Garrison, 26, was a revelation. A supposed choke artist, infamous as the villain who ended Evert's career at last year's U.S. Open, she had in the past two years recovered from bulimia, married Willard Jackson, part-owner of a refuse business in her hometown of Houston, and taken readily to the stringent organization and tactical wizardry of a new coach, doubles specialist Sherwood Stewart.

All the same, Garrison had blown several matches this year, despaired and figured she was over the hill. "She was playing mind games," said Stewart. "She just needed somebody to believe in her."

Stewart fiddled with Garrison's serve, firmed up her volleys and provided detailed game plans, one of which she took into her semifinals with Graf. As Garrison kept attacking Graf with penetrating approach shots and uncannily picked off the replies with crisp volleys, Graf seemed to get anxious and frustrated.

With the match tied at a set apiece, Garrison received serve as always with that little shimmy reminiscent of Ronnie Lott challenging a receiver just before the snap. She broke serve in the third game of the third set and kept holding on. The crunch came with Garrison serving for the match at 5-4, 15- all. She fired away and approached the net one last time. Graf pulled the trigger on the forehand. Splat ... net. Garrison finished with an ace at match point. "It's just a simple loss," snapped Graf. "What else you think? A tragedy? A disaster?"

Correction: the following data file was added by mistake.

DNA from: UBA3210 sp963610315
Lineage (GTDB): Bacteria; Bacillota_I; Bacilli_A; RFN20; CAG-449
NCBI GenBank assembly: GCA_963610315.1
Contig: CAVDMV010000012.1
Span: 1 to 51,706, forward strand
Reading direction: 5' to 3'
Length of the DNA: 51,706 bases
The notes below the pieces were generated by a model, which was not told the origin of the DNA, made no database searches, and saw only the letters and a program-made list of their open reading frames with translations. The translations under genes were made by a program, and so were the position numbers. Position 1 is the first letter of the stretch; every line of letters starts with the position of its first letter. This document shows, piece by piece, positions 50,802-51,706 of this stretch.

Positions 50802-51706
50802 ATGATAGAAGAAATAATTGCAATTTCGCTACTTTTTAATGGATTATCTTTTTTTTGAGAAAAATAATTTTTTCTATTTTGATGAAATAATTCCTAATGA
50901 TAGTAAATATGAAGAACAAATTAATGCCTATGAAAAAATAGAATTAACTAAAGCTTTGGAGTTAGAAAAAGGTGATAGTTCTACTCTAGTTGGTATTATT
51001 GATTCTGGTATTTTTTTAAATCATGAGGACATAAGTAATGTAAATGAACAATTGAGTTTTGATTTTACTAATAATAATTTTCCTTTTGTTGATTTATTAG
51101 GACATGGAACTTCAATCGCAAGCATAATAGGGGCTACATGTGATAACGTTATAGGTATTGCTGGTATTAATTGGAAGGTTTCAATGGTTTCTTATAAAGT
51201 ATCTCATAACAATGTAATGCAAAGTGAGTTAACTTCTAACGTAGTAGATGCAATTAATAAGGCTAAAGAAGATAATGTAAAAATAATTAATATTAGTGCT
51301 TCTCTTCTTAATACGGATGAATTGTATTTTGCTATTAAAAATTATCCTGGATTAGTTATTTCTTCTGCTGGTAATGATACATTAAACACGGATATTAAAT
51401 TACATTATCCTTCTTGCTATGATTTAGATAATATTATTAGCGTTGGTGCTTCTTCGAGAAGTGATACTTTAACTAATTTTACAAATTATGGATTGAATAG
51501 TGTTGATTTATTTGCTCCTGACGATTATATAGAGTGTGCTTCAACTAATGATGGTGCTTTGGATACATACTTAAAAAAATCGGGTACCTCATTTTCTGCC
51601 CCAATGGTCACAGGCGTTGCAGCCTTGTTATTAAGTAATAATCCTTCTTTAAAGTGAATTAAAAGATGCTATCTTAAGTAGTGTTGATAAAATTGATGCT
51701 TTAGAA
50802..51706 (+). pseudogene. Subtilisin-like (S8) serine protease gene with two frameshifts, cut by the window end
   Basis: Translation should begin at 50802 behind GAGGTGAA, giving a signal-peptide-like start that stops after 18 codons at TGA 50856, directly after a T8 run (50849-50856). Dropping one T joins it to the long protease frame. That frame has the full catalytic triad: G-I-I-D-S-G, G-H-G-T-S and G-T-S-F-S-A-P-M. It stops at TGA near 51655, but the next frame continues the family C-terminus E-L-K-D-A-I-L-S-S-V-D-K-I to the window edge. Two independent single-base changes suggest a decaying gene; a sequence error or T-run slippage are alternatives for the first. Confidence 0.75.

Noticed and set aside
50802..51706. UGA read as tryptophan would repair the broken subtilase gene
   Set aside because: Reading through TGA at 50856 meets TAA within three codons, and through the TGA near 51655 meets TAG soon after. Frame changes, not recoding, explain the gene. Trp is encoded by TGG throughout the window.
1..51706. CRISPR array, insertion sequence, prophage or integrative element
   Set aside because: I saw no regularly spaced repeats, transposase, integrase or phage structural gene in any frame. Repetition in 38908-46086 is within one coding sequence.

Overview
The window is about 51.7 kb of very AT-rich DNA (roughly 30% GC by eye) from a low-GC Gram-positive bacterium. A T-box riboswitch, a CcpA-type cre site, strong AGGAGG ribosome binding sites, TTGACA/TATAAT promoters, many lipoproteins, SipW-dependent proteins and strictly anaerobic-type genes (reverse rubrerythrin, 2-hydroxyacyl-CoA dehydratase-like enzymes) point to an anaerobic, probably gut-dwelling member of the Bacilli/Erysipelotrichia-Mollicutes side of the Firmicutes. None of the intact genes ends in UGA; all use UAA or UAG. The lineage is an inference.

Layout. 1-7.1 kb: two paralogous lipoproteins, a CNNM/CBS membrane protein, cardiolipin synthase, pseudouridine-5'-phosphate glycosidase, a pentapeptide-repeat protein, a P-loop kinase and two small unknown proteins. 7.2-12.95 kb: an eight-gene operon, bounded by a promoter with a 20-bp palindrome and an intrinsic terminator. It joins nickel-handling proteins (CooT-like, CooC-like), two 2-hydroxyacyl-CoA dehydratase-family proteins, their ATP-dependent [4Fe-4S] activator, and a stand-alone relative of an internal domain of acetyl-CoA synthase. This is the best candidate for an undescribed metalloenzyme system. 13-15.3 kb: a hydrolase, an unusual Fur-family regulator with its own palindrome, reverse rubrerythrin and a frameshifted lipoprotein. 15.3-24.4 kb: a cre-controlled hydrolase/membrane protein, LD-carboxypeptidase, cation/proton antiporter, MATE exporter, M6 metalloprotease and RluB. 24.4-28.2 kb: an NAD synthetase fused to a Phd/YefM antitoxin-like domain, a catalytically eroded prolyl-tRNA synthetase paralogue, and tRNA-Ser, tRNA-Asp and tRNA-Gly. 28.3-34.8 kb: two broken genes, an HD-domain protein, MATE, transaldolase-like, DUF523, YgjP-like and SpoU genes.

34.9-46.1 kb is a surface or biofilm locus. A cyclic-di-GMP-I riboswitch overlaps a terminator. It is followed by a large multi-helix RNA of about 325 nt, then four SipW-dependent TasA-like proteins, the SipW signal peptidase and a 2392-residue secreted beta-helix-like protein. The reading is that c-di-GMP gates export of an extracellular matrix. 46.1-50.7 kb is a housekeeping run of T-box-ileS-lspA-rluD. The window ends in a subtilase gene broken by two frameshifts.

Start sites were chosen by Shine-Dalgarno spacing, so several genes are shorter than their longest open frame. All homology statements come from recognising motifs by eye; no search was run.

For Graf, the tragedy was that her doting father, for whom Steffi's feelings border on worship, had dishonored her by apparently causing such distress.

In the championship round a calm, relaxed Navratilova simply carved up Garrison, who had been wearing Navratilova's own signature line of clothes -- and who had been getting the outfits laundered at Navratilova's rented house in London -- until signing a six-figure deal with Reebok the day before the finals. (All told, Garrison's trip to the championship match created five new endorsement deals potentially worth more than $1 million.)

After fighting off one break point in the second game of the finals, Navratilova won 24 of 28 service points in an overwhelming display of grass- court aggression. Afterward she knelt in prayer, climbed into the guest box and kissed everyone in sight save The Duchess of Fergie. Then the old -- "I'm not a dinosaur," she said, but she is almost 34, fully 20 years older than Capriati -- and new champ paid tribute to the coaching of Billie Jean King, with whom she formed an alliance in May of last year. "She got my head straight last year when I didn't even know I was burnt out," Navratilova said. She also said, referring to her prolonged, single-minded pursuit of title No. 9, that she had looked up the word "obsession" and found it meant irrational reverence. "I prefer to consider my love for Wimbledon a rational reverence," she said. ...

Issue date: July 16, 1990